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Garden tasks for a rainy day

What to do when you don’t want to go outside

Garden journal
Here's a good idea for a wet day: Review what
was planted last year. Keeping an annual journal
helps jog the memory when it's time to order
seeds or start planting. (Photo: Kathy Morrison)

It’s finally raining; now what?

We gardeners know we need the precipitation, but this big winter storm is expected to keep us indoors for most of this week.

According to the National Weather Service, the greater Sacramento area could receive as many as 3 inches of rain this week – almost as much as we get during the whole month of January.

Although it will be too soggy to do much (if anything) outside, there are still plenty of ideas to keep us busy gardening while staying warm and dry:

* Browse seed catalogs and websites – then order now! Many companies are reporting seed shortages, particularly of the most popular varieties. Also in short supply: Fruit trees.

* Before ordering more, review your seed stock on hand. Gardeners tend to buy way more seed than they plant. Although packages are marked for their intended planting season, many seed varieties are still viable for two or three years (or more) past that date.

* Not sure those leftover seeds are viable? Test them. Wrap a few seeds in a damp paper towel. Tuck it inside a plastic bag. Wait three or four days, then check to see if that seed sprouted. Some varieties take a week to 10 days to finally sprout, so you may need to be patient. But if there’s no sign of life after 10 days, that seed has likely lost its viability.

* Start seed indoors. Besides such summer staples as tomatoes and peppers, other veggies also appreciate a head start including lettuce and chard. Those leafy greens will grow quickly once transplanted outdoors in late February.

* Start herb seeds. Parsley, cilantro, chives, basil and many other herbs can be started indoors before moving to the garden. Another bonus: Some herbs can stay on the windowsill and grow there.

* Clean and sharpen tools. Particularly if you’ve been doing a lot of pruning, your tools could use some TLC. Sharpen blades with a knife-sharpening tool. Also, sanitize those blades with Lysol, bleach or other antibacterial cleaner to kill fungal disease. Otherwise, you may unknowingly spread fungal spores to healthy plants.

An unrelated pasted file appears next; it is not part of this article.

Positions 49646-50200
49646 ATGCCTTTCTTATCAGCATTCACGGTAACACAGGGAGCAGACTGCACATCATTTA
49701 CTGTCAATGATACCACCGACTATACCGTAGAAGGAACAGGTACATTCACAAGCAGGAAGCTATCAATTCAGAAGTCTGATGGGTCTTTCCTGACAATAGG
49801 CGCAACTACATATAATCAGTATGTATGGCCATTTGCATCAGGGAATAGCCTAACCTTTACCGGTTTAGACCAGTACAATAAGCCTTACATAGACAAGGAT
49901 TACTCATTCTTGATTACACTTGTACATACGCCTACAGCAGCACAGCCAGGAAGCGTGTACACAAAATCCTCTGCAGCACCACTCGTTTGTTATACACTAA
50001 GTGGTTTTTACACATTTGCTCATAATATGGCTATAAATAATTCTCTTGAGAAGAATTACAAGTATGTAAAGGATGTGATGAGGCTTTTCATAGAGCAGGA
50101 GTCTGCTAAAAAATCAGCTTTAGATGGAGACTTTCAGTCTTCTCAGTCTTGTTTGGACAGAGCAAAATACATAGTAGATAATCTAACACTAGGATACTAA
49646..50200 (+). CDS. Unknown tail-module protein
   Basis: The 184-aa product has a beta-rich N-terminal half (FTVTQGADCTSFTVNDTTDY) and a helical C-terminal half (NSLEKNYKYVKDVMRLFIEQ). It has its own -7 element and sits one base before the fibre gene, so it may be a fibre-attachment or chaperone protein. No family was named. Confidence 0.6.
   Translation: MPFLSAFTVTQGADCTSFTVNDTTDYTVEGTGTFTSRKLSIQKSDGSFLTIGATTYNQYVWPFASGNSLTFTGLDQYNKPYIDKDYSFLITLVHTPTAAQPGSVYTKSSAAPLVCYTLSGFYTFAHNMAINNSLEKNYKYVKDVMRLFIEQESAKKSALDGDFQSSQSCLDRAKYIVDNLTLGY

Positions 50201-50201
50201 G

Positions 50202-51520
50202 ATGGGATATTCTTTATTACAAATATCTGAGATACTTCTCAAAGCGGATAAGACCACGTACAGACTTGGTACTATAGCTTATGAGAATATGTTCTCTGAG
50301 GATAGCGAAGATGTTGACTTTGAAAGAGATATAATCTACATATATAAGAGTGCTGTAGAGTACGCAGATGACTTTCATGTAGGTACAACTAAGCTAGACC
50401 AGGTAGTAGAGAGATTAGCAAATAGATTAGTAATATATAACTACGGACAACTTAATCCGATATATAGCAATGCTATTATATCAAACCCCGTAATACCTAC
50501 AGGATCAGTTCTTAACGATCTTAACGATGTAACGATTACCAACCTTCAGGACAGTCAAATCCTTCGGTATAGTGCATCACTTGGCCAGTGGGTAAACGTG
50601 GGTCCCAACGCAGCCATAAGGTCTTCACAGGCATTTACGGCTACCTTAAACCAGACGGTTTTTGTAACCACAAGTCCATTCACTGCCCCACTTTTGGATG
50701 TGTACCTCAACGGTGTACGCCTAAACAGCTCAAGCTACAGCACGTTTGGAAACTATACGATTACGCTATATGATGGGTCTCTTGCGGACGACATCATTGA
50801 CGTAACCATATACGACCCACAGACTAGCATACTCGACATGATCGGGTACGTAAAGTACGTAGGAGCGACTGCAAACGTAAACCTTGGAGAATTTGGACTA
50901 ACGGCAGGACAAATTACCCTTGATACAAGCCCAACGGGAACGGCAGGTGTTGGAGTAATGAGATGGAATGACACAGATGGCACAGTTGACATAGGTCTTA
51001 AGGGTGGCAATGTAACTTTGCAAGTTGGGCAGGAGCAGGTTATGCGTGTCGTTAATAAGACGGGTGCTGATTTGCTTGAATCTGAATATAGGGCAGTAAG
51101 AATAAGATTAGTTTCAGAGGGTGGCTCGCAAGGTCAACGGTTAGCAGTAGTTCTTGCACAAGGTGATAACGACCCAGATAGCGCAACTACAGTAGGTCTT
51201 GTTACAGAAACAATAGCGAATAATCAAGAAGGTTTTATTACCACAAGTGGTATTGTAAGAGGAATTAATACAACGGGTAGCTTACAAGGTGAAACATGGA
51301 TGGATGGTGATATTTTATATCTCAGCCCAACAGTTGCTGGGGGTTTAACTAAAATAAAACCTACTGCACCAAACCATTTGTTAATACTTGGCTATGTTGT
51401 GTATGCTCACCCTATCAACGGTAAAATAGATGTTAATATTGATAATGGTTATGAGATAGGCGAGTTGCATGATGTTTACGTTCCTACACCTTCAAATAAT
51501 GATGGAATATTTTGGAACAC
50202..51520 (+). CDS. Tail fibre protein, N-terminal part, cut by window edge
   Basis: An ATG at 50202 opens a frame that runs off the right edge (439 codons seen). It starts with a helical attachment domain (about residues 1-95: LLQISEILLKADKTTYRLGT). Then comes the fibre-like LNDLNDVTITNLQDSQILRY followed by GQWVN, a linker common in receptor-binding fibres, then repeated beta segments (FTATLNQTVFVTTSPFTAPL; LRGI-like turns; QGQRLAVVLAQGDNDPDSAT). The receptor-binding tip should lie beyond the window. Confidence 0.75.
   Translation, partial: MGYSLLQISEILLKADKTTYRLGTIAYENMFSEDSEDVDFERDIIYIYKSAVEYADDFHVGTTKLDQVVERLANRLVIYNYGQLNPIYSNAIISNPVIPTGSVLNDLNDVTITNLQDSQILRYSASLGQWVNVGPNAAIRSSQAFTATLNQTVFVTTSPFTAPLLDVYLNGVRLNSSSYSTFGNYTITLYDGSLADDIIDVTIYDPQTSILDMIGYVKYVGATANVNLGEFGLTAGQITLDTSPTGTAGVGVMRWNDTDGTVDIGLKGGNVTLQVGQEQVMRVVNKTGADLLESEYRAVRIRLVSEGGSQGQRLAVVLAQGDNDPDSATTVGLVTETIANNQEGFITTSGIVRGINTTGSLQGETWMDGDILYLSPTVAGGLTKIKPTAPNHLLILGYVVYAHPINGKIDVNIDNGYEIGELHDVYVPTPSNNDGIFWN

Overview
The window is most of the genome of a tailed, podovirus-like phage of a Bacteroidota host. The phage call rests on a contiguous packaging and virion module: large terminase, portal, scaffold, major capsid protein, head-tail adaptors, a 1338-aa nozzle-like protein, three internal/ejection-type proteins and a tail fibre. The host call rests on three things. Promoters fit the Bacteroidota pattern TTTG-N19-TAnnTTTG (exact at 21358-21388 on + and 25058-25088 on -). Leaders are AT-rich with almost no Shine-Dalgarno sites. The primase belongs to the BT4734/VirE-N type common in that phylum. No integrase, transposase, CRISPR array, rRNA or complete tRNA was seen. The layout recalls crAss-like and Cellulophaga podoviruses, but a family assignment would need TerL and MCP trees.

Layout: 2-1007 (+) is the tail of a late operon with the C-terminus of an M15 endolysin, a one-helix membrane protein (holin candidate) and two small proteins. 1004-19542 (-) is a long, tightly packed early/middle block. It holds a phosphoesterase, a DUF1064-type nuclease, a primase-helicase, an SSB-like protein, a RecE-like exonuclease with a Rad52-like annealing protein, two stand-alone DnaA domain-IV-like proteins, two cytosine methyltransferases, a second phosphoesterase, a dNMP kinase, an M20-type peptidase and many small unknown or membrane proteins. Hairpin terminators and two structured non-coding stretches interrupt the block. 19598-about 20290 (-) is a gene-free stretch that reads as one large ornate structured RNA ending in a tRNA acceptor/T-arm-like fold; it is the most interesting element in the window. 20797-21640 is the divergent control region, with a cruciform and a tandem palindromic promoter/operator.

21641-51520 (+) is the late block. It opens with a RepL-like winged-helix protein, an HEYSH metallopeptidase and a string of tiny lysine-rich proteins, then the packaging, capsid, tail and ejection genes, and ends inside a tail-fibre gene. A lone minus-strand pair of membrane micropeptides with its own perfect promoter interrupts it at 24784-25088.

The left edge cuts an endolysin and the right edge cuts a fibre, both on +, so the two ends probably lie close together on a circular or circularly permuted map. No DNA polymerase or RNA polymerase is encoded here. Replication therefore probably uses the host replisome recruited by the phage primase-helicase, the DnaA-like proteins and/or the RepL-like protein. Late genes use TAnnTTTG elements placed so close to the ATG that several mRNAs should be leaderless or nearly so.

* Pay some attention to your houseplants. After weeks of winter air, they probably could use some dusting. Trim off browned leaves. If you’re feeling really energetic, repot those houseplants that have outgrown their containers.

* It’s not too late to start a garden journal. Note your observations on your 2020 garden (before you totally forget), while also recording planting, transplanting, harvest dates and other information for this year.


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Dig In: Garden Checklist

For week of Dec. 3:

Make the most of gaps between raindrops. This is a busy month!

* Windy conditions brought down a lot of leaves. Make sure to rake them away from storm drains.

* Use those leaves as mulch around frost-tender shrubs and new transplants.

* Rake and remove dead leaves and stems from dormant perennials.

* Just because it rained doesn't mean every plant got watered. Give a drink to plants that the rain didn't reach, such as under eves or under evergreen trees. Also, well-watered plants hold up better to frost than thirsty plants.

* Prune non-flowering trees and shrubs while they're dormant.

* Clean and sharpen garden tools before storing for the winter.

* Brighten the holidays with winter bloomers such as poinsettias, amaryllis, calendulas, Iceland poppies, pansies and primroses.

* Keep poinsettias in a sunny, warm location. Water thoroughly. After the holidays, feed your plants monthly so they'll bloom again next December.

* Plant one last round of spring bulbs including daffodils, crocuses, hyacinths, anemones and scillas. Get those tulips out of the refrigerator and into the ground.

* This is also a good time to seed wildflowers such as California poppies.

* Plant such spring bloomers as sweet pea, sweet alyssum and bachelor buttons.

* Late fall is the best time to plant most trees and shrubs. This gives them plenty of time for root development before spring growth. They also benefit from fall and winter rains.

* Lettuce, cabbage and broccoli also can be planted now.

* Plant garlic and onions.

* Bare-root season begins. Plant bare-root berries, kiwifruit, grapes, artichokes, horseradish and rhubarb. Beware of soggy soil. It can rot bare-root plants.

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